the detention area. (Id.). Plaintiff disputes the reported version of the events in the elevator,
claiming that he was held in the elevator with his face “forced into the . . . wall” and that it was in
response to this that he “turned his face the opposite way” after which he was “grabbed by the
throat . . . [and] choked for some time.” (Plaintiff’s Certification attached to ECF No. 119 at ¶
Based on his behavior during this incident, Plaintiff was charged and adjudicated guilty of
the following disciplinary acts: conduct which disrupts or interferes with security or the orderly
running of the jail and threatening another with bodily harm or with any offense against his person
or property. (Exhibit M to ECF No. 117). Plaintiff received 10 days as a sanction for these
The third incident, out of which Plaintiff’s medical allegations arise, occurred at
approximately 5:40 p.m.2 on August 2, 2010. At that time, Plaintiff fell down a flight of stairs in
his cell block and injured his back. (Exhibit C to ECF No. 117, dep. at 8-9, Exhibit B to ECF No.
Plaintiff claims the fall may have occurred earlier (between four and five p.m.), the operations
report filed by Officer Contreras, however, lists 5:40 as the actual time of the incident.
17). Corrections Officer Contreras, who witnessed the fall, called in a request for a medical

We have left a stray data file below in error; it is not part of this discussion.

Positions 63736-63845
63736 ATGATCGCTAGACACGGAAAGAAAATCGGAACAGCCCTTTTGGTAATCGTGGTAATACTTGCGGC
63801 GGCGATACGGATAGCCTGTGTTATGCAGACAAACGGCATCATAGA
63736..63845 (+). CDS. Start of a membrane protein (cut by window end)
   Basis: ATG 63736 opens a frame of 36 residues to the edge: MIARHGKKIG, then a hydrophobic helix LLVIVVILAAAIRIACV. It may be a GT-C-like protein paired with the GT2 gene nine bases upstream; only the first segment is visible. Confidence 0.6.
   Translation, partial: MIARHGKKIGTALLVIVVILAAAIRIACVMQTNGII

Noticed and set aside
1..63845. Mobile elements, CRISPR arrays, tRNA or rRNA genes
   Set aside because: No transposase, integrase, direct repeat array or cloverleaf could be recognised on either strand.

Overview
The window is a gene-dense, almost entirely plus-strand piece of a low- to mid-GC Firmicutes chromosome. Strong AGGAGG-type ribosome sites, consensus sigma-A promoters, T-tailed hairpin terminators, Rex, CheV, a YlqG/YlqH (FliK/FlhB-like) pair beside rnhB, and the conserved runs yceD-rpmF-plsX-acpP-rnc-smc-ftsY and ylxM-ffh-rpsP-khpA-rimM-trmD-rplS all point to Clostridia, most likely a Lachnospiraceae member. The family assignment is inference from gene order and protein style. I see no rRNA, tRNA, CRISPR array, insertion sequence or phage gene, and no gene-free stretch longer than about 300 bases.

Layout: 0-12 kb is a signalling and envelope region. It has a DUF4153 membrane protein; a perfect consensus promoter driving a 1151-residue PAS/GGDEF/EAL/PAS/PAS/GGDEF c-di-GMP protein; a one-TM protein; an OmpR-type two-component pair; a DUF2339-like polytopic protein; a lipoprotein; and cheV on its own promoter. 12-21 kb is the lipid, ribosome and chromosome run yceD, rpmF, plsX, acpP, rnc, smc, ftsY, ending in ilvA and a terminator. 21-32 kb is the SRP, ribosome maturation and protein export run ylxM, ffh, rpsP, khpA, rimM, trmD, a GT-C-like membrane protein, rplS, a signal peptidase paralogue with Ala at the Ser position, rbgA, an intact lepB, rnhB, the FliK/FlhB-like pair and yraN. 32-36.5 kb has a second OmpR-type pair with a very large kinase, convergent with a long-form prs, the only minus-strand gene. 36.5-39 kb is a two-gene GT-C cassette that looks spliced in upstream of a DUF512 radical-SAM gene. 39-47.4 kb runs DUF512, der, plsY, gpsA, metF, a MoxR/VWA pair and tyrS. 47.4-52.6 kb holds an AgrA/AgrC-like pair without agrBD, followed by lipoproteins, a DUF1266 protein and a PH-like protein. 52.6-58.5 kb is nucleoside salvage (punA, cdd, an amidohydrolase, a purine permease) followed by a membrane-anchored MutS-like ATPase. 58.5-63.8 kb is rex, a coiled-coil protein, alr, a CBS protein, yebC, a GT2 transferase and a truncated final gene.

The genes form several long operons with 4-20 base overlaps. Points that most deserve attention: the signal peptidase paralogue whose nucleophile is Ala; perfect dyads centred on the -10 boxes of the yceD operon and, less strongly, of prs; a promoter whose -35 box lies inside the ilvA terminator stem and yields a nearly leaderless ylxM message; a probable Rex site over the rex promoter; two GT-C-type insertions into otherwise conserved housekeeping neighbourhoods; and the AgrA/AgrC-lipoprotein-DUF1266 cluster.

response team and his sergeant to report to the area. (Exhibit B to ECF No. 117). Medical staff
responded to the incident, and Plaintiff was placed in a wheelchair and escorted to the jail’s
medical ward. (Id.). Although Plaintiff reported being unable to stand at the time, Nurse Mackie
observed that Plaintiff was able to move his legs. (Exhibit A to ECF no. 118 at 35-40).
After being taken to the medical ward, Plaintiff’s condition was evaluated by nurse
practitioner Patricia Stephens. (Exhibit A to ECF No. 118 at 36, 40). During the evaluation, the
nurse practitioner noted that Plaintiff appeared to sit more comfortably than his claimed pain would
allow, and that Plaintiff became agitated at the questions asked by the nurse practitioner. (Id. at
40). Following the evaluation, the nurse practitioner conferred with Dr. Ghanbari, who instructed
her that Plaintiff was to remain in the medical ward for observation overnight and ordered that
Plaintiff be provided with Motrin 600 mg and possibly be taken for X-rays the following morning.
(Id. at 40, 7-10, 102). Plaintiff was therefore placed on a mattress in the medical ward for the
night. (Id. at 40). Plaintiff was instructed to remain on his back and in good posture, and not to
attempt to stand or walk, (Id. at 36), but again cursed at the medical staff. (Id. at 36-37).
Throughout the evening of August 2, several medical staff members checked up on Plaintiff,
noting that he changed positions several times and appeared to be able to rest comfortably. (Id.
at 36-37, 40, 76). After being instructed by medical staff that he would not be able to use the
phone by way of wheelchair, Plaintiff became confrontational with medical staff, and refused to